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Sample records for 3-year-old male child

  1. A 3 Year-Old Male Child Ingested Approximately 750 Grams of Elemental Mercury

    PubMed Central

    Uysalol, Metin; Parlakgül, Güneş; Yılmaz, Yasin; Çıtak, Agop; Uzel, Nedret

    2016-01-01

    Background: The oral ingestion of elemental mercury is unlikely to cause systemic toxicity, as it is poorly absorbed through the gastrointestinal system. However, abnormal gastrointestinal function or anatomy may allow elemental mercury into the bloodstream and the peritoneal space. Systemic effects of massive oral intake of mercury have rarely been reported. Case Report: In this paper, we are presenting the highest single oral intake of elemental mercury by a child aged 3 years. A Libyan boy aged 3 years ingested approximately 750 grams of elemental mercury and was still asymptomatic. Conclusion: The patient had no existing disease or abnormal gastrointestinal function or anatomy. The physical examination was normal. His serum mercury level was 91 µg/L (normal: <5 µg/L), and he showed no clinical manifestations. Exposure to mercury in children through different circumstances remains a likely occurrence. PMID:27606146

  2. A 3 Year-Old Male Child Ingested Approximately 750 Grams of Elemental Mercury

    PubMed Central

    Uysalol, Metin; Parlakgül, Güneş; Yılmaz, Yasin; Çıtak, Agop; Uzel, Nedret

    2016-01-01

    Background: The oral ingestion of elemental mercury is unlikely to cause systemic toxicity, as it is poorly absorbed through the gastrointestinal system. However, abnormal gastrointestinal function or anatomy may allow elemental mercury into the bloodstream and the peritoneal space. Systemic effects of massive oral intake of mercury have rarely been reported. Case Report: In this paper, we are presenting the highest single oral intake of elemental mercury by a child aged 3 years. A Libyan boy aged 3 years ingested approximately 750 grams of elemental mercury and was still asymptomatic. Conclusion: The patient had no existing disease or abnormal gastrointestinal function or anatomy. The physical examination was normal. His serum mercury level was 91 µg/L (normal: <5 µg/L), and he showed no clinical manifestations. Exposure to mercury in children through different circumstances remains a likely occurrence.

  3. [Dermatobia hominis infection in a 3-year-old child].

    PubMed

    Meissner, M; Kippenberger, S; Valesky, E M; Kaufmann, R

    2012-04-01

    In the context of increasing travel to the tropics, outpatient services are more frequently confronted with non-domestic diseases in Europe. A 3-year old child presented with a painful tumor of the scalp. After incision of the furuncle-like lesion, we extracted a larva of the botfly Dermatobia hominis. Botflies are mainly encountered in Central and South America; they should be considered if patients demonstrate a furuncle-like lesion and have returned from a holiday in these endemic regions.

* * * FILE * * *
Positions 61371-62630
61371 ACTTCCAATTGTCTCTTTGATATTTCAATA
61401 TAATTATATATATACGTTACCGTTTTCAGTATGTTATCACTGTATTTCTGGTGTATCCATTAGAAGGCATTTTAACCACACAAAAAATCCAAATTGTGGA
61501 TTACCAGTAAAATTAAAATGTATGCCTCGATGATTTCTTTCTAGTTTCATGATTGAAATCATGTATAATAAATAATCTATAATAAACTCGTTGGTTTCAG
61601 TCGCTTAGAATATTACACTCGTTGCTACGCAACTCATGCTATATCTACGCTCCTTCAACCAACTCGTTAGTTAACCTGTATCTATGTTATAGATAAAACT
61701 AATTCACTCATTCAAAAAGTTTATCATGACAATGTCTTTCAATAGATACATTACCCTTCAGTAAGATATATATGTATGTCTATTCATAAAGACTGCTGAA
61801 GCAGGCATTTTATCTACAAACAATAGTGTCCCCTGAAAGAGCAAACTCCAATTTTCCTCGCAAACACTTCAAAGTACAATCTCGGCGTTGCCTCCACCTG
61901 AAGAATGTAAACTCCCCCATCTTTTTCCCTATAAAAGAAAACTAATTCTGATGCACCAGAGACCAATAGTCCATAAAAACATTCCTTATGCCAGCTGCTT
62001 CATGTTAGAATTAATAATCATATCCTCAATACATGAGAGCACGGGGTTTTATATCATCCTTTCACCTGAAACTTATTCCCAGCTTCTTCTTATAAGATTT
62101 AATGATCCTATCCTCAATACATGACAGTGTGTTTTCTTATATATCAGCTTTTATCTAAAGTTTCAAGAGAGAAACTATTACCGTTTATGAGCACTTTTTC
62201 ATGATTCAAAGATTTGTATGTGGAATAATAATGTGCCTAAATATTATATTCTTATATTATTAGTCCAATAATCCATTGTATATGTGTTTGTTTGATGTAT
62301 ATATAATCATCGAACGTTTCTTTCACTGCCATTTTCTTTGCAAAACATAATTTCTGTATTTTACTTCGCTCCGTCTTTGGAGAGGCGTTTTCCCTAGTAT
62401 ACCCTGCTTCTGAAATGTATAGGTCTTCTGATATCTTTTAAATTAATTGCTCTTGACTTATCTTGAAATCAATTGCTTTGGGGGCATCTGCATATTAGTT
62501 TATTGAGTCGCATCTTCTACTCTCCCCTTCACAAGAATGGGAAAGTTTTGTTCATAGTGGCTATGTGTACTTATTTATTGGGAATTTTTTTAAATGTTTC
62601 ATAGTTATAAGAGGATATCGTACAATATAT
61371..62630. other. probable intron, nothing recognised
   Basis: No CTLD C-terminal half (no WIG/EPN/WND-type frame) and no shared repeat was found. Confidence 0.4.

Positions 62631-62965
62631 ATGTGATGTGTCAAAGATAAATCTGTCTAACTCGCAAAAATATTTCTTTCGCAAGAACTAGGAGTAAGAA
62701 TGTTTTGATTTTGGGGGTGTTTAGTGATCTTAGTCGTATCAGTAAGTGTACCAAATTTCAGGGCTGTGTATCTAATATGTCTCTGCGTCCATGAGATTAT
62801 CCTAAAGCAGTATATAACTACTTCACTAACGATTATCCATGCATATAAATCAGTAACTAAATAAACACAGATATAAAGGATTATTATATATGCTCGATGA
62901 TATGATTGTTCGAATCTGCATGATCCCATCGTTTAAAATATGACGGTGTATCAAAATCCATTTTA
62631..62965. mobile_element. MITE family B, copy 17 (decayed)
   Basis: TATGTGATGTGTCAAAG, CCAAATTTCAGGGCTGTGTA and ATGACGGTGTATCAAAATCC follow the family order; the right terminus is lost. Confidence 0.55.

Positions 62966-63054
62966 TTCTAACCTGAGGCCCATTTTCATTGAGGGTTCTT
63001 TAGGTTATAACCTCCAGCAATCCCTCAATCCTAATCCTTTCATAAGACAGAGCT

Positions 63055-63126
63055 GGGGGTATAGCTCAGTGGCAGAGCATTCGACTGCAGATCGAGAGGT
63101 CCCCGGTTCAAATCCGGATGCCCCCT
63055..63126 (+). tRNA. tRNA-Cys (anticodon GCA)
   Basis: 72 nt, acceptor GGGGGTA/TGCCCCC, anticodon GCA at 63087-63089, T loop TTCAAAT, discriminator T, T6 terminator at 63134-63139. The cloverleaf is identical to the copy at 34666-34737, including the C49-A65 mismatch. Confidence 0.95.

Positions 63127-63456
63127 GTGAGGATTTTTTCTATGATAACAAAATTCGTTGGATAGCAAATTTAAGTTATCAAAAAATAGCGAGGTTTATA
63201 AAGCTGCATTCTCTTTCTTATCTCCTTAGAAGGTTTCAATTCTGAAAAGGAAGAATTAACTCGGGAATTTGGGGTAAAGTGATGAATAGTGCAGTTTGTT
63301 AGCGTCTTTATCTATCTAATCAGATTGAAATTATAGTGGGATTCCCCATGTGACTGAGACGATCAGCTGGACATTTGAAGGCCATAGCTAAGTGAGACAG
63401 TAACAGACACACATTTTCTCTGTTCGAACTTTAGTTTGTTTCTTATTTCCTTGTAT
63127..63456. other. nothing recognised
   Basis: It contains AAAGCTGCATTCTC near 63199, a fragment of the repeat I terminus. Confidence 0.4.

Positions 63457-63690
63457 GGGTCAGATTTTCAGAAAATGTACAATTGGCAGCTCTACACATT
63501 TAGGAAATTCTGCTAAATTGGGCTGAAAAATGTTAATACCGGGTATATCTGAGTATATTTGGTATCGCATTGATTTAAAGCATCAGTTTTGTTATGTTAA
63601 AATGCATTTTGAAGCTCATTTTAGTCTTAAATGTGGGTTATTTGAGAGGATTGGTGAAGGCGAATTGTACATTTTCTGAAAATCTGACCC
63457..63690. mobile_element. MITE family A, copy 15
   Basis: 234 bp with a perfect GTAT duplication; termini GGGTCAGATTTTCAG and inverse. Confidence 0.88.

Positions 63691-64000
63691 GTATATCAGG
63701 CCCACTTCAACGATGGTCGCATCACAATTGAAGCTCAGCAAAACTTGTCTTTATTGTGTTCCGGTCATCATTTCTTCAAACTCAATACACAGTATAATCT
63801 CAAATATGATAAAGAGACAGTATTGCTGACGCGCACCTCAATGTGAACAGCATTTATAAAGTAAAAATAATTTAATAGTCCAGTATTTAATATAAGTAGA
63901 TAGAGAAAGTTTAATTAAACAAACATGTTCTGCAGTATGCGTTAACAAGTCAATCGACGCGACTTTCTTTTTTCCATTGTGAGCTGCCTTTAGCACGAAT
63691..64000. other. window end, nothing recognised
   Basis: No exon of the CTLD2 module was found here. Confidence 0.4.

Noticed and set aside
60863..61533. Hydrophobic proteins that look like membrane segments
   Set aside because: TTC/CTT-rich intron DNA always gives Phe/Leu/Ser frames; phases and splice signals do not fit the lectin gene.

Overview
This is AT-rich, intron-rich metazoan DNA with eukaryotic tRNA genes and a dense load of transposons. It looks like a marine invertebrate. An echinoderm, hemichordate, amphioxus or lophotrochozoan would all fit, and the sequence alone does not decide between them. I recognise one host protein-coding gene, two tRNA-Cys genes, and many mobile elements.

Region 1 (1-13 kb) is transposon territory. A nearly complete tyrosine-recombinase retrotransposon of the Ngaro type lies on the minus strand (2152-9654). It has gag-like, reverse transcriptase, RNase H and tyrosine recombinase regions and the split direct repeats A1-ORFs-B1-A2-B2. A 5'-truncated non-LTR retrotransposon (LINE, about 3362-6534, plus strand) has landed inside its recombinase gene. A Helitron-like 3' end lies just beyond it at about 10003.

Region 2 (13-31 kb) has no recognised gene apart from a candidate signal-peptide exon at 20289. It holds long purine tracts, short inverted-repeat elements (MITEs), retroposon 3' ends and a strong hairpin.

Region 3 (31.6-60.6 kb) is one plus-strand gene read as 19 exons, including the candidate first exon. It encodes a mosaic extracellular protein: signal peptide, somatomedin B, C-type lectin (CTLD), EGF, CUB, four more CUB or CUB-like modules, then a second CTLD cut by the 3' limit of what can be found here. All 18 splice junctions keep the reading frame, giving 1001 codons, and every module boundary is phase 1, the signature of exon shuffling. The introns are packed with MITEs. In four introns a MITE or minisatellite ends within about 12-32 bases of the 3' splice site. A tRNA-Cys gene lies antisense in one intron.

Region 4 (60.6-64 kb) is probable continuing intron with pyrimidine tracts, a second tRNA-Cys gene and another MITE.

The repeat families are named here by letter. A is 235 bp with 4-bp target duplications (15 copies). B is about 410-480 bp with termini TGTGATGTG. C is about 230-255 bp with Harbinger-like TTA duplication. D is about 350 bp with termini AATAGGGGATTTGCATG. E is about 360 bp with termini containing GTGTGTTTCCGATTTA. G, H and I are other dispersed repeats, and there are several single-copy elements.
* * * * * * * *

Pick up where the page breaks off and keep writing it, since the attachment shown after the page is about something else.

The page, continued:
4. Pulmonary nocardiosis in a 3-year-old child

    PubMed Central

    Holdaway, M. D.; Kennedy, J.; Ashcroft, T.; Kay-Butler, J. J.

    1967-01-01

    Until 1960, 179 cases of infection with Nocardia asteroides had been described in the world literature. Seventeen cases in children were reported by 1963. The organism is a common saprophyte in nature with probably a world-wide distribution. Infection can be primary but is more common in patients with underlying malignancy, auto-immune disease or preceding tuberculosis. Sulphonamides, particularly sulphadiazine, are the drugs of choice in treatment; the value of antibiotics is less clearly established. The indications for surgical treatment have not yet been defined. We record a further case of primary pulmonary nocardiosis in a 3-year-old child. Images PMID:6035802

  5. [Atypical presentation of hepatosplenic cat scratch disease in a 3-year-old child].

    PubMed

    Boiron, E; Soto, B; Zimmermann, B; Jullien, M

    2012-06-01

    Cat scratch disease is caused by a facultative intracellular Gram-negative bacteria, Bartonella henselae. This disease is transmitted by cat scratches or bites. The typical form is a large and rough adenopathy, with no general signs. In a few cases, the symptoms are aspecific and various, which makes the diagnosis difficult. A 3-year-old child presented a prolonged fever with an aspecific skin eruption and hepatosplenic lesions seen 1 month after the beginning of the disease, which led to the diagnosis of hepatosplenic cat scratch disease. An adapted antibiotic therapy completely cured the disease.

  6. Acute dapsone poisoning in a 3-year-old child: Case report with review of literature

    PubMed Central

    Sunilkumar, Menon Narayanankutty; Ajith, Thekkuttuparambil Ananthanarayanan; Parvathy, Vadakut Krishnan

    2015-01-01